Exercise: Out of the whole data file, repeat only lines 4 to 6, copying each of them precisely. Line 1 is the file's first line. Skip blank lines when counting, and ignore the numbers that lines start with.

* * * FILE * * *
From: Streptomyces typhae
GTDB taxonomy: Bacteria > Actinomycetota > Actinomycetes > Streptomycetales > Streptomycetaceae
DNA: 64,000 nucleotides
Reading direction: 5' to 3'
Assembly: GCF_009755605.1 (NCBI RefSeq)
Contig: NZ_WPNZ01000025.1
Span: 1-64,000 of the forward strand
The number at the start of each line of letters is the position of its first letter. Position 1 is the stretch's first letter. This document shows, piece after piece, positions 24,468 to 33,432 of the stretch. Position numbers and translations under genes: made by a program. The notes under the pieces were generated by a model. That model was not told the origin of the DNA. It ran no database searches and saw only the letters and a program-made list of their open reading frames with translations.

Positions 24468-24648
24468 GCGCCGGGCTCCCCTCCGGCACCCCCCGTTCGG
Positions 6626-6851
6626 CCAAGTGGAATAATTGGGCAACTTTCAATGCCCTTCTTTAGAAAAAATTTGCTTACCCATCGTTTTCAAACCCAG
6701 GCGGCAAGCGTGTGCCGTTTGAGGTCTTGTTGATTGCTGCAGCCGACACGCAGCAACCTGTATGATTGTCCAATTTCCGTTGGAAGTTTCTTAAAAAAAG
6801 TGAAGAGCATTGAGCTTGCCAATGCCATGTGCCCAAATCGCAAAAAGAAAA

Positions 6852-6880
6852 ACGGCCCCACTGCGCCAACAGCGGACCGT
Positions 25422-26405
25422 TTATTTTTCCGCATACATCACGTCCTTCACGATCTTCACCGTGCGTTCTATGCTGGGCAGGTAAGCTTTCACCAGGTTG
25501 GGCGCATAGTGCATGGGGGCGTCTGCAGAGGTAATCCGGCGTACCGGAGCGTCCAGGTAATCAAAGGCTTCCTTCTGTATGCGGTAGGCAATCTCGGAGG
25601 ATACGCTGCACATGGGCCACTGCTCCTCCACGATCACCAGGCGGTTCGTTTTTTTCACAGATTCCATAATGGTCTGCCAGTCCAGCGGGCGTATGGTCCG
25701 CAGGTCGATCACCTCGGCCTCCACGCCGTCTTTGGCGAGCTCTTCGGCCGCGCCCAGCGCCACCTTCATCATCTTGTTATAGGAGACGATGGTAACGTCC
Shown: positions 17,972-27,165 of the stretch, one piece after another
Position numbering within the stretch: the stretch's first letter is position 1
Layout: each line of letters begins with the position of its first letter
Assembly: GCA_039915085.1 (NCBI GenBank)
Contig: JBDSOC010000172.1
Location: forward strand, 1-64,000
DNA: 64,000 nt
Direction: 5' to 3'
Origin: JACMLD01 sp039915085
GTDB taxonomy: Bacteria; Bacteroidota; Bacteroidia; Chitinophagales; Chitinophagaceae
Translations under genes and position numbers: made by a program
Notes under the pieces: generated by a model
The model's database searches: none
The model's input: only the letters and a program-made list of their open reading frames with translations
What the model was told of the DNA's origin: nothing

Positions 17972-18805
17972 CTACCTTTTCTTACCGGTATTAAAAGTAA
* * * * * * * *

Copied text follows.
Reading direction: 5' to 3'
Assembly: GCF_009755605.1 (NCBI RefSeq)
Contig: NZ_WPNZ01000025.1